All posts tagged: OMD

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The 13 Best Pop and Rock Albums of 2013, What Are Yours?

More than 70,000 albums likely hit the market this year — along with just as many year-end “Best Of” lists. While word “best” is subjective at best, here are the discs that got the most plays and yielded the most enjoyment on my stereo in the past 12 months. Discover an album or two for yourself and if you’re so inclined, share your Top 13 in the comments section. Prices — where mentioned — were sale prices current the moment I first published this — not guaranteed to last — get em now! #1: Charli XCX • True Romance Stunning. Majestic. Dark. Sexy. Romantic. And that’s just the cover art. True Romance is a spectacular journey through the young heart. Charlotte Aitchison wears her heart on her sleeve and her feet in 8-inch platform boots. Her sensuous voice echoes Siouxsie Sioux, Nina Hagen and Grace Jones. Her slithering synth beds nod to Lena Lovich, Book of Love, Moby and the Pet Shop Boys. How she came this far from the dozen or so dicey singles …

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13 Digital Album Deals For Cash Strapped Hipsters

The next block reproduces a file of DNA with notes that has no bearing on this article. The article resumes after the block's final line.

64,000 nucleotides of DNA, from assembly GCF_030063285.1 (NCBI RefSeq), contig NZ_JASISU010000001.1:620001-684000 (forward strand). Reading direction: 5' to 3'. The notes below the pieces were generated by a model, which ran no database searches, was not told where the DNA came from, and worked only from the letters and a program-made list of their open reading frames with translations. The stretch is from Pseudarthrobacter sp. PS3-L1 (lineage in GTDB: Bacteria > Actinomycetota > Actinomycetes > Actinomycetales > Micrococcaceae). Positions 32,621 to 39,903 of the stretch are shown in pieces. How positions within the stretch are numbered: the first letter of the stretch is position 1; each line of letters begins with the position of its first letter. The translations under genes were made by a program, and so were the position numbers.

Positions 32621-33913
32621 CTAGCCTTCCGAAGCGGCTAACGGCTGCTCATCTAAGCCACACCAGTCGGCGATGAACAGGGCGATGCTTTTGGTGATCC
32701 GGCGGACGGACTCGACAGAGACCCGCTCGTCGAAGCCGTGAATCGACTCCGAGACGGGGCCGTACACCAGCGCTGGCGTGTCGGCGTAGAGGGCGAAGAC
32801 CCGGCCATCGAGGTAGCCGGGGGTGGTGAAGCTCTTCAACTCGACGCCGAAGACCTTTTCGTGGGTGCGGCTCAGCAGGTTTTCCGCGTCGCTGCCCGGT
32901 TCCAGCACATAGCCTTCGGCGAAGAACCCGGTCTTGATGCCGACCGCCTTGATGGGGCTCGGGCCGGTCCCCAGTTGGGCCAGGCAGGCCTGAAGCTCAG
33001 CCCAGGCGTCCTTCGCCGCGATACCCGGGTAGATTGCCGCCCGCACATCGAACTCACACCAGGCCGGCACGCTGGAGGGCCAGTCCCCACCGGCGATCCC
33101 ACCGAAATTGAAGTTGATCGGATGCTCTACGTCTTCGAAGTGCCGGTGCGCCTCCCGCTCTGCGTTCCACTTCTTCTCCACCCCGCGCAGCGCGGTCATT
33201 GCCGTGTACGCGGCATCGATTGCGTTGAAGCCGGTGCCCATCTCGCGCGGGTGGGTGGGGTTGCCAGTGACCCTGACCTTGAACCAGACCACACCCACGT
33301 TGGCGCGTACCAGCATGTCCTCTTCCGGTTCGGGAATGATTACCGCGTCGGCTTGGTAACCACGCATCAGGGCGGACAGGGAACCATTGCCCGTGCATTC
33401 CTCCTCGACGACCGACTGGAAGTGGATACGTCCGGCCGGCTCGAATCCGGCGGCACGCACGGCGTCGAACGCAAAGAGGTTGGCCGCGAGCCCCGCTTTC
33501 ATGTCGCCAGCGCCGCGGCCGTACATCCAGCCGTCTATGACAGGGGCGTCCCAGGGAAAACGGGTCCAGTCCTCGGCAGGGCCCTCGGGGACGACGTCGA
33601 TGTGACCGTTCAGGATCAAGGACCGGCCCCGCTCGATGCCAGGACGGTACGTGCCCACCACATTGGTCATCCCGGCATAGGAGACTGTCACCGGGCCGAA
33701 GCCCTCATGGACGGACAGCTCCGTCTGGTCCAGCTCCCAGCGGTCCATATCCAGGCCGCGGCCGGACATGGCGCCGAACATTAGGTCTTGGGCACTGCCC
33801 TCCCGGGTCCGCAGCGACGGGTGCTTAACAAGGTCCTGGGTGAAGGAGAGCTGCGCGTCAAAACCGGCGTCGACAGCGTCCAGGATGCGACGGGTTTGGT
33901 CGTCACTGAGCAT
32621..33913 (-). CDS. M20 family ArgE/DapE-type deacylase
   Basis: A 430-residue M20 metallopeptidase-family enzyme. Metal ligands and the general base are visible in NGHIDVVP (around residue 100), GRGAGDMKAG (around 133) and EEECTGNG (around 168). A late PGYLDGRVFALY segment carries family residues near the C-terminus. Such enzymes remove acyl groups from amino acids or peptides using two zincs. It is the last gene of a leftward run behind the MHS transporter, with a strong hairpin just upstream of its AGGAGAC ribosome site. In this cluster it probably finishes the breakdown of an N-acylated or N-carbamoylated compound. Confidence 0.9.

Tis almost the season for giving, so before you trek out to the malls to take care of your loved ones, why not give yourself a little treat? Now this piece might seem like a shameless flogging of Amazon MP3, but why the hell not? I’m sick of queuing up in the cold on Record Store Day only to get elbowed in the eye from an eBay goon who doesn’t know his Yo La Tengo from his Sebadoh. Non-RSD days have been equally depressing, and it’s not the stores’ fault. Most regular CD releases have been reduced to disposable “eco paks” with little to no artwork or liner notes. Anything worth owning in the physical form is now a Super Deluxe Edition that comes with its own financing plan. Now I love my Mac and my iPhone and my Ashton Kutcher as Steve Jobs screensaver, but my love for all things Apple stops at iTunes. You don’t buy music from them so much as rent it and if you make the slightest change to your …

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10 Most Awesome 80’s New Wave Comebacks Ever

Ready for an excellent adventure? Fire up the Delorean, pad your shoulders, grab a turbo dog and bag of corn nuts, we’re about to bend the polyester fabric of space and time. Can music sound totally retro and modern at the same time? Let’s find out. Sadly, many of the best new wave acts of the 80’s fell victim to the same old song and safety dance: Score some hits, disappear for a while and then cash in on the nostalgia circuit playing weathered versions of the classics to an audience of beer guts, soccer moms and bewildered kids. Call it a miracle, but New Wave is currently experiencing a Second Wave — three decades since the launch of MTV and the height of Richard Blade, these 11 iconic acts are currently cranking out some of the best music of their careers. While the Human League (Credo), David Bowie (The Next Day) and Ultravox (Brilliant) missed it by “thaaaaat much”, these bands magically returned to form in the 2000’s: #1. Duran Duran Key Personnel: Simon …